Why Science Says You Should Be Consuming a LOT More Vinegar

(Photo: Williams-Sonoma)

When you're aiming to step up your health game, vinegar probably doesn’t top your list of things to stock up on in your pantry. But recent research is proving that this inconspicuous condiment might actually be at the forefront of a health-conscious diet.

Blood Sugar
A recent study suggests adding two teaspoons of vinegar to any meal may improve blood sugar control, effectively blunting the blood sugar spike after a meal by about 20 percent.

Originally, researchers had praised vinegar for its effects on slowing stomach emptying, but now they’re finding consuming vinegar even outside of meals is beneficial. Another study found type 2 diabetics consuming two tablespoons of apple cider vinegar at bedtime were found to wake up with better blood sugars in the morning.

Vinegar has also been found to help with Polycystic Ovarian Syndrome (PCOS). A daily tablespoon of apple cider vinegar repaired ovarian function within a few months in four out of seven women with PCOS. And a tablespoon of rice vinegar was found to acutely improve artery function in postmenopausal women.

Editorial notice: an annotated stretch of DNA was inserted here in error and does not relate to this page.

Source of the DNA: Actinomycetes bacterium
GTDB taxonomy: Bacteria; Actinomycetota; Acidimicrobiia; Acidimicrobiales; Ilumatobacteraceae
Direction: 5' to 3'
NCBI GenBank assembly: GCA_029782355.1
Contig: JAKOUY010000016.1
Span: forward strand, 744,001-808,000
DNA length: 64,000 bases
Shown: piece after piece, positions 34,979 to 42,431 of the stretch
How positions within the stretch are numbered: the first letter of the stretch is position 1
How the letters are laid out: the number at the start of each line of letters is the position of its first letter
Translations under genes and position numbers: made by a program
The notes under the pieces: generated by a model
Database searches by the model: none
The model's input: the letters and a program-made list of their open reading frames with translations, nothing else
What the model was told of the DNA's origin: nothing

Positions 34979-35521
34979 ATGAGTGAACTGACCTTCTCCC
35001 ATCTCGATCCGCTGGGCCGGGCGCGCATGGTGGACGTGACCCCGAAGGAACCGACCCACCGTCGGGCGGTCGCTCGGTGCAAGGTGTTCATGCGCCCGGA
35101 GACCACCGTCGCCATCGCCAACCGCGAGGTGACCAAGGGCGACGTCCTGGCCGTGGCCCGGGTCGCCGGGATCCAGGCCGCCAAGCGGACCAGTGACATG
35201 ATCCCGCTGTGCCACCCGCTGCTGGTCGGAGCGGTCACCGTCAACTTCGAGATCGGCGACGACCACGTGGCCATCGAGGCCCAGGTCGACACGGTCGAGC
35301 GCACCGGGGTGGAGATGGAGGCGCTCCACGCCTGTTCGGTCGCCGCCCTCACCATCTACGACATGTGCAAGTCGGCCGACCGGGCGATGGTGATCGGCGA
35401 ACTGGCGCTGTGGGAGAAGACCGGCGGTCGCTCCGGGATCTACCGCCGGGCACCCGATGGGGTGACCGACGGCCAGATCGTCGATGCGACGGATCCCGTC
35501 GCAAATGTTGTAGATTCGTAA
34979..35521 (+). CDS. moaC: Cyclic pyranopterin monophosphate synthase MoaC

Weight Loss
Maintaining a healthy weight is a concern that affects many of us -- and vinegar may be the answer! Participants in the aforementioned study who consumed vinegar daily lost a significant amount of their visceral fat, the abdominal fat that is typically associated with chronic disease risk.

(Photo: Eating Well / The Kitchn / Lara Hata / Andrew Scrivani)

Incorporate Vinegar Into Your Diet
If your mind only goes to balsamic vinegar, think outside the box. Make this savory chile, cilantro and garlic vinegar, purchase flavor-infused vinegars to experiment with or try this delicious fruit-infused vinegar.

And if the thought of downing a spoonful of vinegar makes you cringe, aim to incorporate it into your everyday foods, like honeydew relish salad or chicken with vinegar.